Application for Registration to the Event
Please use the following link for applying to register for the workshop, or for both activities.
This application form includes the possibility to apply for limited Financial Assistance for Junior Researchers to help them cover some of the costs associated with the conference fee.
The total number of allowed participants throughout the event will be limited to roughly 50.
Participants affiliated to NOMAD, IRIS/Humboldt, or Chicago University can attend for free. Others have to pay a conference fee, which covers hotel accommodation, lunches, coffee, social events, and dinners. The following schemes are possible:
- 569 euros for attending only the first three days in a double hotel room. (*)
- 659 euros for attending only the first three days in a single hotel room.
- 1005 euros for attending all five days of the event in a double hotel room. (*)
- 1185 euros for attending all five days of the event in a single hotel room.
(*) Please not that these are NOT separate beds but one double bed with separate mattresses.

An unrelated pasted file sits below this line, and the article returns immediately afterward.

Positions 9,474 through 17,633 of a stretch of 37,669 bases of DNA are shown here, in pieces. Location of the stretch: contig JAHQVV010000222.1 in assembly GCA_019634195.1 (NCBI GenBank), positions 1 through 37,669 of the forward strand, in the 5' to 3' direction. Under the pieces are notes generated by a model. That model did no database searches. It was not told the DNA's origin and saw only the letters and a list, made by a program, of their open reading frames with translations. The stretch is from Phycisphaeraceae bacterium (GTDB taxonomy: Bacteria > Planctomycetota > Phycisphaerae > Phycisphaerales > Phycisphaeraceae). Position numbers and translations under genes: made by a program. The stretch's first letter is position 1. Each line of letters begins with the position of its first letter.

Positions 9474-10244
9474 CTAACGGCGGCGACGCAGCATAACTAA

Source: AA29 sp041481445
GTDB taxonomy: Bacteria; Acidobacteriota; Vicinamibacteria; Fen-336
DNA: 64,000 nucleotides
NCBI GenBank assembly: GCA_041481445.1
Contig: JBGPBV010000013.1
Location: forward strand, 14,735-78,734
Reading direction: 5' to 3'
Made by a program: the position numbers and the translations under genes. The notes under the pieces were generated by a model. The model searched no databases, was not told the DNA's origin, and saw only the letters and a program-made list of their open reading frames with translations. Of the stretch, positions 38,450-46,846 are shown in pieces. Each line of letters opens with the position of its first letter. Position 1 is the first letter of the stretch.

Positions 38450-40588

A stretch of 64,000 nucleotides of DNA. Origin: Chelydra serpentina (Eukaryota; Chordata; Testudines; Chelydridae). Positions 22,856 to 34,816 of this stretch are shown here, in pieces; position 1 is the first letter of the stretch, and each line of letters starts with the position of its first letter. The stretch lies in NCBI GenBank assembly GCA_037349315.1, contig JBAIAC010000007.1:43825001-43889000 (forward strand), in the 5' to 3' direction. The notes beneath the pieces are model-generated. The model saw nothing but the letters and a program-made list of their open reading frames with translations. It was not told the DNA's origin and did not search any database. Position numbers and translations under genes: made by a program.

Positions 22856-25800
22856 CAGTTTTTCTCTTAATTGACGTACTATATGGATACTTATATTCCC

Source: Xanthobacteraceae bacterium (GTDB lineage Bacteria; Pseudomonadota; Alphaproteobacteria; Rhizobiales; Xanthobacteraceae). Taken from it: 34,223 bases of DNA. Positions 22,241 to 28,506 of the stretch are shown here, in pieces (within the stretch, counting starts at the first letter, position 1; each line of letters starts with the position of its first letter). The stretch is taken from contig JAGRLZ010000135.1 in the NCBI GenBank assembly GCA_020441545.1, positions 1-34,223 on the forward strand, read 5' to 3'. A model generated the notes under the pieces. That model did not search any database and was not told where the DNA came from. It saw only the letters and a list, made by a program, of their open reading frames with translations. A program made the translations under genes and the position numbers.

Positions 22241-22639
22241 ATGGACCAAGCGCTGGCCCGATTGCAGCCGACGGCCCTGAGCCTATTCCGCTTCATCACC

Note: we assume that participants will only need to stay for the intermediate nights in the hotel (i.e. 2 nights for the 3-day event, and 4 nights for the 5-day event), given that the event starts at 15 PM on the first day and finishes at around 17 PM on each of the final days. Any desired additional hotel night stay in Berlin will fall outside the scope of the event's direct organization.
Claudia Draxl (Humboldt-Universität zu Berlin) - Organiser
Matthias Scheffler (Fritz-Haber-Institut der Max-Planck-Gesellschaft) - Organiser
Sara Bonella (CECAM HQ) - Organiser
Ignacio Pagonabarraga (CECAM HQ) - Organiser
Juan J de Pablo (University of Chicago) - Organiser